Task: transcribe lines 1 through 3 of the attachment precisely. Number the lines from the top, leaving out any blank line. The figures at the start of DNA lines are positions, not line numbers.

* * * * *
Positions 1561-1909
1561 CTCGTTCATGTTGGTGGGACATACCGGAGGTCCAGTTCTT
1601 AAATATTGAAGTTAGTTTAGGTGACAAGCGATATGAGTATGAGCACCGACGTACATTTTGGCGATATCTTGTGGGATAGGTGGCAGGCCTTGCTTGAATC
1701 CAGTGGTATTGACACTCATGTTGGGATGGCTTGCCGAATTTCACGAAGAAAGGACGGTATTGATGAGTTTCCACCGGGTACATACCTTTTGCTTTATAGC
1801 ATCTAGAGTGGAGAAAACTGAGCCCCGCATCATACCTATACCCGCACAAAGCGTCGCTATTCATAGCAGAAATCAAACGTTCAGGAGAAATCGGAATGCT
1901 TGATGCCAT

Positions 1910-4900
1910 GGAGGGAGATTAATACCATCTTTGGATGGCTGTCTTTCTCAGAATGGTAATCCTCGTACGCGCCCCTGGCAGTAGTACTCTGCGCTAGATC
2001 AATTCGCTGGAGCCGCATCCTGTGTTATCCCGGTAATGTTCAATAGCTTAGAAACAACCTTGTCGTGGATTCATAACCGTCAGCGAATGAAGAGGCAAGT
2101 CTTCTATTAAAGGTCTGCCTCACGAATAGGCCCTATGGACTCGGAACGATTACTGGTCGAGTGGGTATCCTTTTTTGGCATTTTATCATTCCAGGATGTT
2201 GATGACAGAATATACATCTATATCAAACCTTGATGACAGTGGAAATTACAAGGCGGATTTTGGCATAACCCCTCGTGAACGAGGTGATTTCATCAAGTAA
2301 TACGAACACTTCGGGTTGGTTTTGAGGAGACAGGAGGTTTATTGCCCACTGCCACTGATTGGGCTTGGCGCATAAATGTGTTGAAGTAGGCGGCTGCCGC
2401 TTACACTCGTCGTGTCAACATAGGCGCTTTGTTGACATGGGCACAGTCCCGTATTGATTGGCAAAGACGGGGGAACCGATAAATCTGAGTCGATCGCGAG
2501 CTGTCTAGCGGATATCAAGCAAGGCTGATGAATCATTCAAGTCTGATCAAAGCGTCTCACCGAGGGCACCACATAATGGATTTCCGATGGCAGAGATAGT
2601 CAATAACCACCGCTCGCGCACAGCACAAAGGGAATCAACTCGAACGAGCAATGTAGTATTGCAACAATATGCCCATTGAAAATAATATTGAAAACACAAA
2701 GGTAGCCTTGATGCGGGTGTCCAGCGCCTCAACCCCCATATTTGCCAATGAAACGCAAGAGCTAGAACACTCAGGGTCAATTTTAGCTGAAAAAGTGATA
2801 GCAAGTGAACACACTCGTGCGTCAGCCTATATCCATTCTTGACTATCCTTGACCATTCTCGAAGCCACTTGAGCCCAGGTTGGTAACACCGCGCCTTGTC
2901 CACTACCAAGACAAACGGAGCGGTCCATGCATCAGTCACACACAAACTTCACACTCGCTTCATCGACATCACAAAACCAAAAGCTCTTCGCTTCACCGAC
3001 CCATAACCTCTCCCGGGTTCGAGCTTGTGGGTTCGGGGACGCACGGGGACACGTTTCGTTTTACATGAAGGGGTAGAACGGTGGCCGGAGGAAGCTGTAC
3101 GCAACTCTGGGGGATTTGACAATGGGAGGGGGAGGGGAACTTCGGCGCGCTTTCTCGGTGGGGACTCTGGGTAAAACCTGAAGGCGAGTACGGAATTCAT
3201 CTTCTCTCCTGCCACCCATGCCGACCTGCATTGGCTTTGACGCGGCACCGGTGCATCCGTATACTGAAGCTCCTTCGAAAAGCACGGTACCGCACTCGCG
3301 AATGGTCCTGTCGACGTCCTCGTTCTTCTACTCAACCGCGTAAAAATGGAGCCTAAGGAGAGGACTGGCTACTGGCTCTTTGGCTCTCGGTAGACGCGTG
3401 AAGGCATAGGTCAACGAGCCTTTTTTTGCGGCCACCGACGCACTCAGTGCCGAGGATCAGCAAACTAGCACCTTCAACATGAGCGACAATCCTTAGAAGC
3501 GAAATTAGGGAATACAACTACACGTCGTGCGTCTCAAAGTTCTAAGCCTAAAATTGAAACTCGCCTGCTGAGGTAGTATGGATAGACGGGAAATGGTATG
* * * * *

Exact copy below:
Positions 1561-1909
1561 CTCGTTCATGTTGGTGGGACATACCGGAGGTCCAGTTCTT
1601 AAATATTGAAGTTAGTTTAGGTGACAAGCGATATGAGTATGAGCACCGACGTACATTTTGGCGATATCTTGTGGGATAGGTGGCAGGCCTTGCTTGAATC